3 Indicted In Family's Carbon Monoxide Deaths

Lofgren Family Died In Aspen-Area Home

Three people have been indicted in the deaths of a family killed by carbon monoxide poisoning while staying in an Aspen home during Thanksgiving 2008.

Parker and Caroline Lofgren, along with their children, Owen, 10 and Sophie, 8, bought a weekend stay at the luxury home at a church auction.

Friends joining them for the holiday weekend found the family of four dead from the deadly gas leak in the home.

Investigators determined a combination of mechanical, electrical and plumbing problems caused the leak.

On Friday, a grand jury investigating the case issued three indictments, Assistant Deputy District Attorney Arnold Mordkin told 7NEWS.

"The pipes vented the carbon monoxide exhaust, instead of outside through the pipes, the pipes were broken, and it vented it inside the house," said Mordkin.

Marlin Brown and Erik Peltonen were each charged with four counts criminal negligent homicide and four counts of reckless endangerment, according to court records. Brian Pawl was charged with four counts of reckless endangerment.

Read the indictments

Brown is the owner of Roaring Fork Plumbing and Heating, which installed the boiler and pipes at the home, Mordkin said. Peltonen, who is now retired, was the city of Aspen building inspector for the residence and Pawl works as a Pitkin County building plan examiner and field inspector.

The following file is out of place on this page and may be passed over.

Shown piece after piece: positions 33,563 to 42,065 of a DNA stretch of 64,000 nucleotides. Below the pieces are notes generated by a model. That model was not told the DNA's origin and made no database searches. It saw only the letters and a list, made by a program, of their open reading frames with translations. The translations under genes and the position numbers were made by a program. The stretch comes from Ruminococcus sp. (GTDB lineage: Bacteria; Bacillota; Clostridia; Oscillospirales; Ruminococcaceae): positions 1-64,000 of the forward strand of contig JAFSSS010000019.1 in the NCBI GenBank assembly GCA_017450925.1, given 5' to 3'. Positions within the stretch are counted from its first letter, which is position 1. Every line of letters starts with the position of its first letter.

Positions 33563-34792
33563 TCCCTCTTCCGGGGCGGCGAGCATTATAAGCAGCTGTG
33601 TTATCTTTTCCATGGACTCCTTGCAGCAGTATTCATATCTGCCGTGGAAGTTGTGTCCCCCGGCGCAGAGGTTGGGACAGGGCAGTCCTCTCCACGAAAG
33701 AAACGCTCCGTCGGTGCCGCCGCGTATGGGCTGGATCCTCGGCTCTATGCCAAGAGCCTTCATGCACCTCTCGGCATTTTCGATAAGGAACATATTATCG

Mordkin told 7NEWS all three suspects were notified of the charges Friday and surrendered to authorities.

"We are very pleased with this outcome," Hildy Feuerbach, sister of Caroline Lofgren, told 7NEWS. "It won't bring back Parker, Caroline, Owen and Sophie, but it will hopefully prevent such a tragedy from ever occurring again."

The Lofgren family also issued a statement thanking the grand jury and district attorney for their efforts in investigating the case.

"While the filing of criminal charges in the deaths of Parker, Caroline, Owen, and Sophie will not relieve our familiesÂ’ sorrow, it will hopefully assist in exposing those responsible and holding them fully accountable," the statement read.

"As importantly, we hope that these criminal proceedings, as well as the imminent civil proceedings and the ongoing efforts by the Consumer Product Safety Commission will send a clear message to contractors, and building inspectors and even manufacturers of heating equipment to ensure that such senseless carbon monoxide deaths are prevented in the future," the statement said. "Our families will continue with our efforts to make the public aware of the risks of carbon monoxide poisoning and passing laws, and ensuring the enforcement of those laws, to prevent such tragedies from every happening again."